Archive for June, 2012
Every family has its stories. There are funny stories, sad stories, remarkable stories and just plain old stories. The stories are familiar and make family members feel connected in a very special way.
In my family we have a collection of stories that have become family folklore. The telling of these stories often begins with “Tell me about the time…”. It is remarkable to me that we can tell the same stories again and again and they don’t get old or boring.
As a child, my parents, grandparents, aunts and uncles introduced me to the joy of family folklore. I heard reverent stories and hilarious stories. According to family folklore, my paternal great, great grand-father was a lighthouse keeper in Ireland. The stories about him share insight into a different time and way of life. In contrast, one of my favorite stories is about my maternal grandfather, whom I adore, taking his children out for iced cream. As the story goes, he reached a point of such frustration with the bad behavior of his kids that he kicked the running board of his car as he was holding a tray of iced cream. He unfortunately missed hitting the running board with his foot and hit it with his shin – ouch! In pain, he threw the tray of iced cream up over his head. In disbelief, my mother and her siblings watched the iced cream fly through the air and fall to the ground. I love this story about my mom, her siblings and her father. It is so real. Stories connect generations.
I now hand down stories to my children from my youth. Sometimes my stories are serious. Sometime my stories are silly. But my stories make the personalities of the older generation in our family more vivid. My kids and niece and nephew giggle in delight when my brother and I recount crazy tales of our childhood. It is fun for them to envision their parents, aunts and uncles as little kids.
My favorite nights are when I am sitting at dinner with my kids and they request to hear the stories of their births. The fact that I can tell each of their personal stories, rich with detail, makes them feel incredibly important. As parents, we all do this. Jamie Lee Curtis captures this idea beautifully in her book, Tell Me Again About the Night I was Born. In this book, a parent tells the story of her child’s birth. The child knows the story by heart and asks immediately to hear it told again. As the book ends, you know that the ritual of telling this story is core to fiber of their family.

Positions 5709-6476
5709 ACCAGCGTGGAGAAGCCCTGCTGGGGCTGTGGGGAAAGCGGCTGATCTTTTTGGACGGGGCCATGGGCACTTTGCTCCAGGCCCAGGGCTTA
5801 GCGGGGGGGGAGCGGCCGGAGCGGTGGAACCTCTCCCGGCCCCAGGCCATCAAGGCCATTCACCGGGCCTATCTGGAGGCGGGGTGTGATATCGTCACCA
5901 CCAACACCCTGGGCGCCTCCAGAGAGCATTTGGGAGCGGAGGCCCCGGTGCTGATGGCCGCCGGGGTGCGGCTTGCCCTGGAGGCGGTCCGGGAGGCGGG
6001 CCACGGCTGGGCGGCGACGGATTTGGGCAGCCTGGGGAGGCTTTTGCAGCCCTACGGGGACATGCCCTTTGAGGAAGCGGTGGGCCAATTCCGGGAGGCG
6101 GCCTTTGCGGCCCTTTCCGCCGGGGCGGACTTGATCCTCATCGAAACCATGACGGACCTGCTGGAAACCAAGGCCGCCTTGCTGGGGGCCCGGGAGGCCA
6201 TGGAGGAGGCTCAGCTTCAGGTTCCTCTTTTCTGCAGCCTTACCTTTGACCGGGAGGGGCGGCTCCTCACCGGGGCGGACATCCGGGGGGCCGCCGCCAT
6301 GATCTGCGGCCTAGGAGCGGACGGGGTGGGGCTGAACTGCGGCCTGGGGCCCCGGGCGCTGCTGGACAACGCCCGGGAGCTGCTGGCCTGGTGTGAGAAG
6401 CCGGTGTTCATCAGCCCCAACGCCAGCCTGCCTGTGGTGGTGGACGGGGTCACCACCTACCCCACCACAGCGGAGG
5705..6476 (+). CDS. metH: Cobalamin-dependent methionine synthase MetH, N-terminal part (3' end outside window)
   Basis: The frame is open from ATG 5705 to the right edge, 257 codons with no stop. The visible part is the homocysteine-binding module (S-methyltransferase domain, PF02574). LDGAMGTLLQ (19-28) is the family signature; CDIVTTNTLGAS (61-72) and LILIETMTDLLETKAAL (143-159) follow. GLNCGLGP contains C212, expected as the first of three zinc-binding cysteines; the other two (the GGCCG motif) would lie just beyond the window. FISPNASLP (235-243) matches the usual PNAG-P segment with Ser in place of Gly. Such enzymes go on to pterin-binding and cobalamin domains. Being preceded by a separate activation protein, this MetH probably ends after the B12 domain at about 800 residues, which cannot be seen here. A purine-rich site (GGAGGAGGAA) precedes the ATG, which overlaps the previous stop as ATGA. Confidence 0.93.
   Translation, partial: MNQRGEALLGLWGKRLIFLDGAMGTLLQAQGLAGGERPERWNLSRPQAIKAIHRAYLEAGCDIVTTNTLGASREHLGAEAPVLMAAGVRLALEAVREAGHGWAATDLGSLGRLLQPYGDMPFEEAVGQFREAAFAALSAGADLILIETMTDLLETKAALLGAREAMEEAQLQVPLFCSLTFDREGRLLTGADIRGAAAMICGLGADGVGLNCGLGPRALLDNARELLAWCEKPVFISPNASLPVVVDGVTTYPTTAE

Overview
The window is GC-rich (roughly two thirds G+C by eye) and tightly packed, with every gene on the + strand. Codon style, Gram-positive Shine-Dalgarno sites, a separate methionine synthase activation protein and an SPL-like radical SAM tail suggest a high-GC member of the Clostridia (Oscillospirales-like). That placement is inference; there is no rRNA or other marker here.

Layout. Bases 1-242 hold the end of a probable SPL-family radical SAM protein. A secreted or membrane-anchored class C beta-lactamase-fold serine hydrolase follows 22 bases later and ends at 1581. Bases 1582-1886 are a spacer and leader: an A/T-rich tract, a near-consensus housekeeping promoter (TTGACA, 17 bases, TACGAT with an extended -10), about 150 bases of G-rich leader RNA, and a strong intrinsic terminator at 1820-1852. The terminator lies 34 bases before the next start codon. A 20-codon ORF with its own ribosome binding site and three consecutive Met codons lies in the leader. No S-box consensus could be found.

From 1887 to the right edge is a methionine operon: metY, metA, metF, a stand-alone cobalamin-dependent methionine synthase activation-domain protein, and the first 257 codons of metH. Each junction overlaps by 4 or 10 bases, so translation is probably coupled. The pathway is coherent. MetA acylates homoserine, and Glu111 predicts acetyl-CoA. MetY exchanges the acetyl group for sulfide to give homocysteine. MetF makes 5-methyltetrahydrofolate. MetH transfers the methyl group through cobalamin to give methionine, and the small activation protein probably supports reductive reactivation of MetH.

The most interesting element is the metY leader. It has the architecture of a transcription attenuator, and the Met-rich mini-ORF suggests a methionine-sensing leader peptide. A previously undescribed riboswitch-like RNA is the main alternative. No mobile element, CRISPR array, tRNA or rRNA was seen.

I also love recognizing when we are making a family folklore moment. When he was 4 years old, my youngest son bought a fishing lure with his own money. On his first cast, with the new lure, he hooked the most enormous snapping turtle that you have ever seen. We reeled in the turtle, took pictures and salvaged the lure. It was wild. And we retell the story all the time. The memory of the event will never be lost because it has become part of our book of family folklore.
Be conscious of the value of family folklore. Oral tradition has existed since the beginning of time to share history. Share stories with your kids and capture memories when they are being made. Story telling has defined entire cultures. Take the opportunity to create a culture of connectedness in your own family through family folklore.